Tale of three generations


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By Vish Viswanathan


Tamil drama brings to life realities of migrant families in a lighter vein

How can daily issues of three generations of Indians living in Australia be captured into a comic play? But ‘Namma Kathai’ (Our story) does exactly that. The two hour play presented by the Sydney Nadaga Priya with local talent from Sydney is a light hearted attempt to present ordinary day to day life of Indian caught between the two cultures of Australia and India. Performed at the Castle Hill High School auditorium on March 21, ‘Namma Kathai’ is Sydney Nadga Priya’s eighth play since 2008, and was dedicated to the Vishwa Hindu Parishad for its Vedic and Cultural Centre of Australia.
The play has no main story, but three separate parallel tales each depicting true life situations of three generations. Gopal (Murthy Vaideeswaran) and Manju (Uma Sekhar) are a working couple living in Sydney with two teenaged daughters Diya (Meygha Shankar) and Brinda (Sindhu Sharma), born and brought up in Australia and pursuing their academic career. Their parents are not happy about their children getting addicted to ‘Australian culture’ like pop music and sports like soccer. They plan looking for a suitable groom from an Indian background for their eldest daughter Brinda, and have an eye on Srikanth (NK Srinivasan), the tenant living in their granny flat who is very friendly with the family and helps with their household chores.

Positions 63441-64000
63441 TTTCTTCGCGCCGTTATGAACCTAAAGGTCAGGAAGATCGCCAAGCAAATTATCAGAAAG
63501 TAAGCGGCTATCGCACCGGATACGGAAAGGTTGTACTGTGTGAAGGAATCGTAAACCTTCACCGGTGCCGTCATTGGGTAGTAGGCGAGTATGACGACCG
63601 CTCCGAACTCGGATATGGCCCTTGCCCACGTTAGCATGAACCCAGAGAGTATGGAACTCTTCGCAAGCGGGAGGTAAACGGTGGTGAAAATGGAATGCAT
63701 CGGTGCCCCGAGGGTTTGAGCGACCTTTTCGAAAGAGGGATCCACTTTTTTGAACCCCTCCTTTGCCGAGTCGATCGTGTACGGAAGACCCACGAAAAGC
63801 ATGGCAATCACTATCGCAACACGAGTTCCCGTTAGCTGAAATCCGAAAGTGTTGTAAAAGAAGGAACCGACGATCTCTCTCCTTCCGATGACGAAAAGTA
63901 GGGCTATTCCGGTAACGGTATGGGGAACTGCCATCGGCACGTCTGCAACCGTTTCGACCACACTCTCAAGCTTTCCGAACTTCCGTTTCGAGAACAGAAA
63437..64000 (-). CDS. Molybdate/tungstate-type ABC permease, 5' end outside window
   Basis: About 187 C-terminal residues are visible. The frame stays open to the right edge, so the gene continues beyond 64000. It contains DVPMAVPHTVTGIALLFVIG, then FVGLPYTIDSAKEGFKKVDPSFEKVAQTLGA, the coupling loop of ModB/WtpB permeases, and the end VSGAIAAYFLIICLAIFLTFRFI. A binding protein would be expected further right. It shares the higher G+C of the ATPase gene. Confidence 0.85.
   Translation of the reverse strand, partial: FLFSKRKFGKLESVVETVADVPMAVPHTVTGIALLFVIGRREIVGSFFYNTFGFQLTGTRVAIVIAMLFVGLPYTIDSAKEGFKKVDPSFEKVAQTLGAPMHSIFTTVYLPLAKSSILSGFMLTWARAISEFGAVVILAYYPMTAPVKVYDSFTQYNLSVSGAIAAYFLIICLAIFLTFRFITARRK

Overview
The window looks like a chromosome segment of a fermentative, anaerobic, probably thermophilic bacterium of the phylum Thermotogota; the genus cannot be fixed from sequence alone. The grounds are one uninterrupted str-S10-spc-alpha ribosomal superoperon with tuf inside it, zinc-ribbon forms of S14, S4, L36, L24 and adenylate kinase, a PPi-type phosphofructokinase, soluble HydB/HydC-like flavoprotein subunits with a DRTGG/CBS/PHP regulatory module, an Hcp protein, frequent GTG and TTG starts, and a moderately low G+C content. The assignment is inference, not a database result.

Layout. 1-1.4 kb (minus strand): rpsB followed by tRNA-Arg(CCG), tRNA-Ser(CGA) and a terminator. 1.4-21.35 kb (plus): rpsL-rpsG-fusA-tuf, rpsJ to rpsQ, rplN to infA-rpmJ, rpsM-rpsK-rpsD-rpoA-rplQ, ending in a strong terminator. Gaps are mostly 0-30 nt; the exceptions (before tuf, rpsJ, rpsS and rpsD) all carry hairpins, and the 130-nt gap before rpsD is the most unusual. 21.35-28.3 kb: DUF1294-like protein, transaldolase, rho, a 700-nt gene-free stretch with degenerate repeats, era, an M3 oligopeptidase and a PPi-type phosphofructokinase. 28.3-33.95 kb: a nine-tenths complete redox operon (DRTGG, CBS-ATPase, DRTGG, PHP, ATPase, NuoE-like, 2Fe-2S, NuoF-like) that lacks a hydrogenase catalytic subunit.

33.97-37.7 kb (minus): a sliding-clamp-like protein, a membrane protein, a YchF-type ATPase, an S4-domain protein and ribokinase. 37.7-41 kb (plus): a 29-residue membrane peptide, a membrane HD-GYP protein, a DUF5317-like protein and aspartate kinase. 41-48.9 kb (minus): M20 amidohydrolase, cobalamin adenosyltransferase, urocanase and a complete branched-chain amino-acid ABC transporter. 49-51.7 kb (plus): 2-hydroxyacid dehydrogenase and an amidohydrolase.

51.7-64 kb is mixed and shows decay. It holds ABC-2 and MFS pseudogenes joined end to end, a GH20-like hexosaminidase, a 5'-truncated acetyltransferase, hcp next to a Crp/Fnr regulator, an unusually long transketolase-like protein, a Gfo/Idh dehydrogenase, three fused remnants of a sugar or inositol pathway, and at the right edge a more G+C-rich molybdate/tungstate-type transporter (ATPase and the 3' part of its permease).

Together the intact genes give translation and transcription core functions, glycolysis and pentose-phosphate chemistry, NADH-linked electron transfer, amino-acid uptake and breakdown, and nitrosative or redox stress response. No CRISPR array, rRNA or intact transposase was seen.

Pattu Mami (Jayalakshmi Ramanathan) mother-in-law of Gopal is on a bridging visa and she’s not happy about the wait for Australian citizenship, so she looks for every excuse to go back to India. She occupies her time teaching ‘Tamil’ and ‘Indian values’ to young children. She wins acceptance from her grand-daughters by appreciating their way of life, even joining them in a hip hop dance tuned by Brinda into the traditional Aathichudi. Srikanth who has come to Australia as a student and is seeking permanent residency, falls in love with Janvi (Gayathri Srinivasan), who has also has come to Australia for similar reasons. However Janvi’s mother Vatsala (Jaishree Shankar) living at Chennai in India is not aware of this, and wants to look for ‘eligible’ groom, saying there are a few in Australia as well.
As another parallel story, four seniors Ananthu (Balasundar Viswanathan), Sadgopan (Prakash), Vittal Rao (Kannan), and Ramasubbu (Shankar Ramanathan) are visiting Sydney as their children have migrated here. They meet regularly and socially and to keep occupied, they form a Senior Association and take up office bearer positions. They disagree on what should be their annual program.
However, as it is bound to happen in a comedy drama, all dilemmas are resolved and all ends well in each of the stories. The play was commendably performed by all the actors and had some memorably humorous moments that resonated well with the 200 strong audience, as they are typical of the situations that we face living here.
It was a delightful evening of laughter and amusement, thanks to ‘Namma Kathai’!

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